While most of America lines up to see Captain America: Civil War this weekend, the citizens of Fox Nation (in select cities) know where to find a real cinematic treat, thanks to Fox and Friends. On Thursday morning, the Fox morning show’s two-box was graced by screenwriter Gary Heavin and director Mike Norris, son of martial arts star Chuck Norris. The duo are the team behind Amerigeddon, a film that I demand every American see and turn into a huge hit. IF you’re not convinced, check out the clip Heavin and Norris brought with them to sell the flick, as well as the awesome way Heavin and Norris seem to be improvising a scene about a screenwriter who’s afraid he’ll be kicked to death if he says the wrong thing:
Now, I know what you’re thinking, but I am dead serious. Yes, Amerigeddon looks like a low-to-mid-budgeted moving x-ray of Alex Jones’ brain, but I am totally serious, if I lived anywhere near one of the 28 theaters where the flick is opening tomorrow, I’d already be on line. Like many of my contemporaries, I grew up on terrible movies, and later, the MST 3000 treatment of those movies, and I’m sure we have all been frustrated by the decades-long decline in the “tastic” quotient in “crap-tastic” movies. These days, B-movies are mostly relegated to TV, and all feature a “knowing” self-consciousness that’s supposed to pass for cleverness, but stopped being interesting five minutes into Howard the Duck.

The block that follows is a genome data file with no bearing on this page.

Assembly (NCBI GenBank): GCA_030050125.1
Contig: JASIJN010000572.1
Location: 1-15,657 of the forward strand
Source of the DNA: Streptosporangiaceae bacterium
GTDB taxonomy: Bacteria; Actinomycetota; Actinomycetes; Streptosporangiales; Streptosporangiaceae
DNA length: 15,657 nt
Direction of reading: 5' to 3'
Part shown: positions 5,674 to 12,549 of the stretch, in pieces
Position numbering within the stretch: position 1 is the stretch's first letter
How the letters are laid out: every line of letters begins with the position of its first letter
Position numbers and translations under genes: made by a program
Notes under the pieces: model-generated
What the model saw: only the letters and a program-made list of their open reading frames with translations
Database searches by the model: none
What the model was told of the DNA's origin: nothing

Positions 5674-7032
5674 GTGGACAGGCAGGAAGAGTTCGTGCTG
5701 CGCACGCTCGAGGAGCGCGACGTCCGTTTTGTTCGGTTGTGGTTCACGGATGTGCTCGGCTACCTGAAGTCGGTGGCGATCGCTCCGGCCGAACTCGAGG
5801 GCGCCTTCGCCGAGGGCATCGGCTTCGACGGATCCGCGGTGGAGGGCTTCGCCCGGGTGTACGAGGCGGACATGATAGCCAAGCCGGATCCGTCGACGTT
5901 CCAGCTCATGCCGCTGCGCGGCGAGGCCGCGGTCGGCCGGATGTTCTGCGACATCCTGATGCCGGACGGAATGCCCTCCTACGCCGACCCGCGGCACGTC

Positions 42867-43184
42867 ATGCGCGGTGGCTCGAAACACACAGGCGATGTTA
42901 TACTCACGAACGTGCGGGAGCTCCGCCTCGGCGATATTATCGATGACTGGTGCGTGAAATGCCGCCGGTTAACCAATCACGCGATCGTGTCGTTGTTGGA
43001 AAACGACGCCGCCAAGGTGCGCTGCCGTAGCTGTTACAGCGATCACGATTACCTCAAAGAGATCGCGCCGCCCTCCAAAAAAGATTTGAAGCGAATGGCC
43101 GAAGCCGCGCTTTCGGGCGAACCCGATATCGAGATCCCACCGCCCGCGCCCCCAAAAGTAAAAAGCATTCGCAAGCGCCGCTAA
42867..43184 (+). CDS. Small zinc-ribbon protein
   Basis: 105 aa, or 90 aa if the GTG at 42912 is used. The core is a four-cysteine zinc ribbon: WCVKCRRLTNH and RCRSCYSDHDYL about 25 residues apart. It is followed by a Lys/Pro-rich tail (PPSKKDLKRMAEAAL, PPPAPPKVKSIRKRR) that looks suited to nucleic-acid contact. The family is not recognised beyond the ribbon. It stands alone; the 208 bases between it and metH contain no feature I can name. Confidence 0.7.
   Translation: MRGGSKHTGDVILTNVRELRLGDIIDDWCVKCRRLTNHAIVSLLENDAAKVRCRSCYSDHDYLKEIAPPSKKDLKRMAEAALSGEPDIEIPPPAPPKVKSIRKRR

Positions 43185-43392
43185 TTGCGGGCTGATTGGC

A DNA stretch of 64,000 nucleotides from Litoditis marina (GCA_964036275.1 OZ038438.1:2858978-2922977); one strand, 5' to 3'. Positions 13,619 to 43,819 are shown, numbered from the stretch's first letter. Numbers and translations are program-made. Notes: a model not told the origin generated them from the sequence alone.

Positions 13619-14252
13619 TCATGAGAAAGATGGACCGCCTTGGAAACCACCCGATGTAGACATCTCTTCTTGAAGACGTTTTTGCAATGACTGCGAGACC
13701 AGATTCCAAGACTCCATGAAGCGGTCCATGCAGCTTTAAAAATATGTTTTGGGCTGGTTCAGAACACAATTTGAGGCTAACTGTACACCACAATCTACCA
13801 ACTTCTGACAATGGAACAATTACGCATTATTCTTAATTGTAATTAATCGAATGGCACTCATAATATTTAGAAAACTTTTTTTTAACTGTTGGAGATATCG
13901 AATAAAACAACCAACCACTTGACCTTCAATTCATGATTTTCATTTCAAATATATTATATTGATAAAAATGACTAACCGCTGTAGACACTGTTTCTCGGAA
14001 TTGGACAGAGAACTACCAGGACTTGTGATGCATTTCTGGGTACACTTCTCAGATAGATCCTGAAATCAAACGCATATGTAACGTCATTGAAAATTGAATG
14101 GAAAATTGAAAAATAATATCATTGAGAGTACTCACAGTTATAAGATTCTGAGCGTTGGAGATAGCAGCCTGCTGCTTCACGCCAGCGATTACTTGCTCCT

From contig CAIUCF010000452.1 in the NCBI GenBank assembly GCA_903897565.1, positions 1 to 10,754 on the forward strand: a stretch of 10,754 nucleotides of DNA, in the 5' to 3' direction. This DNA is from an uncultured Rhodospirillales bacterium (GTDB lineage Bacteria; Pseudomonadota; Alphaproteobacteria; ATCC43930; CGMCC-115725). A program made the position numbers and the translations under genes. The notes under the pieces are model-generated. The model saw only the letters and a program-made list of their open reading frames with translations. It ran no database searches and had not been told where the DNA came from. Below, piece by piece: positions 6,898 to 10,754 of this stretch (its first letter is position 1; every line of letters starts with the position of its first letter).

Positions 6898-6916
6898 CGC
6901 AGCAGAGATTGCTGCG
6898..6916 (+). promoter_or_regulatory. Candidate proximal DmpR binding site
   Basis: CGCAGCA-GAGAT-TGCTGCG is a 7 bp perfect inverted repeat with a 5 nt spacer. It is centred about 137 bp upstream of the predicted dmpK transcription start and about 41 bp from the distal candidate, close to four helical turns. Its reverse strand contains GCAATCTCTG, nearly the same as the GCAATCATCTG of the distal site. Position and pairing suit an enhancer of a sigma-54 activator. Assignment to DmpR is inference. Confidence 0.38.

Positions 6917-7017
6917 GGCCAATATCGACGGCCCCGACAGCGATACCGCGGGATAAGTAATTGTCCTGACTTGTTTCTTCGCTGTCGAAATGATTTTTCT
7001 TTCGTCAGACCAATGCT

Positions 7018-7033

There’s not a trace of that tired irony or insincerity anywhere in that scene from Amerigeddon, or in the film’s official trailer, but rather the dead-serious belief in itself that infuses all of the truly great B movies. Not sold yet? I’ve got two words for you: Dina Meyer, the criminally overlooked bad girl from Paul Verhoeven‘s Starship Troopers.
We’ve all been burned by sincere right-wing fever dreams before, like the woefully unfulfilled promise of Nic Cage in a Left Behind movie, but if we don’t take a chance on films like Amerigeddon, we deserve all the Sharknados we get.
This is an opinion piece. The views expressed in this article are those of just the author.